As usual every year at this time I publish, on this week and the two following ones, a list of the best books that I have read since November 2020. Today, both historical and current subjects.
Alan Mikhail’s Shadow of God offers a new way of thinking about the origins of the modern world. In the 16th century, the Ottoman Empire was at the height of its authority. They enjoyed military domination and extraordinary monopolies on trade routes; they controlled more territory than any other world power. Indeed, they forced the Europeans out of the Mediterranean and into the New World.
Mikhail presents a necessary overhaul of Ottoman history focused on a biography of Sultan Selim (1470-1520). The fourth of his father’s 10 sons, he was never meant to inherit the throne. But, with his charisma and military prowess, he claimed power over the Empire in 1512 and nearly tripled the area under Ottoman control. What he built lasted until the 20th century. At the same time, he fostered religious diversity, encouraged learning and philosophy – all while writing verse. A fascinating and revealing work.
Pieter Judson’s The Habsburg Empire both informs and stimulates. It is a significant reassessment of the empire a century after its collapse in 1916, as its legacy continues to resonate in the nation-states that replaced it in Central Europe.
Judson disagrees with the stereotype of a hopelessly dysfunctional assembly of constantly conflicting nationalities. Rather, it emphasizes the many achievements in the fields of law, administration, science and the arts. A good read.
Lawrence C. Smith has prepared a well thought-out book Rivers of Power.
Rivers, even more than roads, technology or political leaders, have shaped the course of human civilization. They opened borders, founded cities, established borders and fed billions.
If they can promote life and forge peace, they can also capriciously destroy everything in their path.
Smith, a renowned geographer, explores the timeless but underestimated relationship between rivers and civilization as we know it. It’s a beautifully written essay with a wide scope.
Robert D Putnam, along with Shaylyn R. Garrett, wrote a remarkable and insightful book, The Upswing, which documents how the United States went from an individualistic “I” to a more communal “we” and back again between 1880 and the United States. here.
Putnam, through cutting-edge research, is inspired by a dedicated group of reformers who in the first half of the 20th century set the nation on the path to building a community-based society.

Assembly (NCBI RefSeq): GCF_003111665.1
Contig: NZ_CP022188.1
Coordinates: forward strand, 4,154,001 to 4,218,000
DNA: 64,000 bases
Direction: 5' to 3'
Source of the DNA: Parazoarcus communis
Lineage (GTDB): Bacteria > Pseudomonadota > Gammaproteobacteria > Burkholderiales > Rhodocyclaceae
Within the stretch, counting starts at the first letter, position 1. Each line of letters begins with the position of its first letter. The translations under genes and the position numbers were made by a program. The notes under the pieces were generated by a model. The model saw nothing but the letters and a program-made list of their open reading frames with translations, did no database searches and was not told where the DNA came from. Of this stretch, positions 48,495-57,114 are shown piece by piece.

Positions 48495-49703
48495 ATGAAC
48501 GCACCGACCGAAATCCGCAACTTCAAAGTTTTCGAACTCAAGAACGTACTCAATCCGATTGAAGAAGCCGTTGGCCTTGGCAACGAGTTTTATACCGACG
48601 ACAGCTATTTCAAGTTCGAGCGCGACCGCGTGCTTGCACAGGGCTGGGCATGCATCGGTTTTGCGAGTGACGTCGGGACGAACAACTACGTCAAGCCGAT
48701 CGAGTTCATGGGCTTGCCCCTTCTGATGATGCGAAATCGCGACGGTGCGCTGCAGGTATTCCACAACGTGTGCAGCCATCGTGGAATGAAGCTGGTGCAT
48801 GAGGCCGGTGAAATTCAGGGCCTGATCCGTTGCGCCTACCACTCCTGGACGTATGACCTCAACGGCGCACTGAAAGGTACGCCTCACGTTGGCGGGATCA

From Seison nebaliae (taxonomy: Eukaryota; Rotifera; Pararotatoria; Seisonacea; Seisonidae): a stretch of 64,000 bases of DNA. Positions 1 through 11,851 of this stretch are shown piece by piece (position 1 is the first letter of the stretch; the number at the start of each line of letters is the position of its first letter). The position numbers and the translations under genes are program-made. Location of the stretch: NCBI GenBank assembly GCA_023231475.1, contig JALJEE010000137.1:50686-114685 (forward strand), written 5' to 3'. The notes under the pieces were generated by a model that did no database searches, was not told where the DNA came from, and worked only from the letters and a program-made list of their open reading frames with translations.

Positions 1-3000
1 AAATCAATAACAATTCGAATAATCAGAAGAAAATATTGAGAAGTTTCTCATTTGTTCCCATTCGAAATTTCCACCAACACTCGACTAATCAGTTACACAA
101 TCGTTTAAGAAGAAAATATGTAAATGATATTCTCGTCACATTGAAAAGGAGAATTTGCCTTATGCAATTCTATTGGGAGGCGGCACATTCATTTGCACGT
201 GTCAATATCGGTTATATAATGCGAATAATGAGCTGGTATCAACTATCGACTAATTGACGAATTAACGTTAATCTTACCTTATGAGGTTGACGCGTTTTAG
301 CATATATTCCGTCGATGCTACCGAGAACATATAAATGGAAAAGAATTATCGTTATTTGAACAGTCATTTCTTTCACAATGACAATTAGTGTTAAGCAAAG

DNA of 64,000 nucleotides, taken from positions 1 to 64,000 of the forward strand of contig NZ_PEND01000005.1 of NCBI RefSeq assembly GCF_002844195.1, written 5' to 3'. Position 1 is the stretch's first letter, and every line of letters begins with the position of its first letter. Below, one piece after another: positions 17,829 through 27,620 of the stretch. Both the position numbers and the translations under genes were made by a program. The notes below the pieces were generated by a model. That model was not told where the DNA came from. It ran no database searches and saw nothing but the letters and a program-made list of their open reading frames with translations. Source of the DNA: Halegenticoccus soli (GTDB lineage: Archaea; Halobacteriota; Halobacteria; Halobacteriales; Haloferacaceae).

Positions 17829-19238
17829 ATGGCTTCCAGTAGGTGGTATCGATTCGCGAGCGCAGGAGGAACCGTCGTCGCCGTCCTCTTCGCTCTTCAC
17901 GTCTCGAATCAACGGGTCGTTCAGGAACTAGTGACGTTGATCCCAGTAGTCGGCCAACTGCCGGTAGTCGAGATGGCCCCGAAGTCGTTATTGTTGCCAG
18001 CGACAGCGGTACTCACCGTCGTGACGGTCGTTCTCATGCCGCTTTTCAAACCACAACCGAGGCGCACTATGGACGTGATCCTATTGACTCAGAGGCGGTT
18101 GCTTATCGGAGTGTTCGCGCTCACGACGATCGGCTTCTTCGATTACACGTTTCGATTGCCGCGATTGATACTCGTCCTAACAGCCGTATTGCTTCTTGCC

With the United States currently experiencing great inequality, strong political polarization, and a unraveling social fabric, many Americans consider this to be the worst of times.
The authors explain why they think a recovery can happen again. It is a fascinating, revealing work that deserves to be read.
Anna Wiener’s Uncanny Valley is a memoir of her work in Silicon Valley. In her mid-twenties, broke and searching for meaning in her job, she quit her job in New York City and moved to San Francisco.
She landed a job at a big data start-up in Silicon Valley and experienced her bubble of surreal extravagance, questionable success and young entrepreneurs hungry for fame and wealth.
Wiener arrived in the midst of a massive cultural shift in the tech industry that was rapidly transforming into a place of wealth and power that rivaled Wall Street.
Partly a coming-of-age story, part a portrayal of an era already bygone, this is a rare first-person glimpse of a high-flying, reckless start-up culture at a time of unchecked ambition, unregulated surveillance and acceleration of political power.
It is an uplifting tale and questioning of an industry taking into account the consequences that its designers are just beginning to examine and understand.
John McPhee is, in my opinion, an outstanding writer of non-fiction books on a range of subjects.
One of his first, published in 1968, was The Pine Barrens, which depicts the mostly wild center of the densely populated state of New Jersey.
The passage of time has changed much of the region, but McPhee has captured the flavor and dynamic that existed over half a century ago. It was a pleasure to reread it as well as many other of his works.
David Bond is a retired bank economist who lives in Kelowna.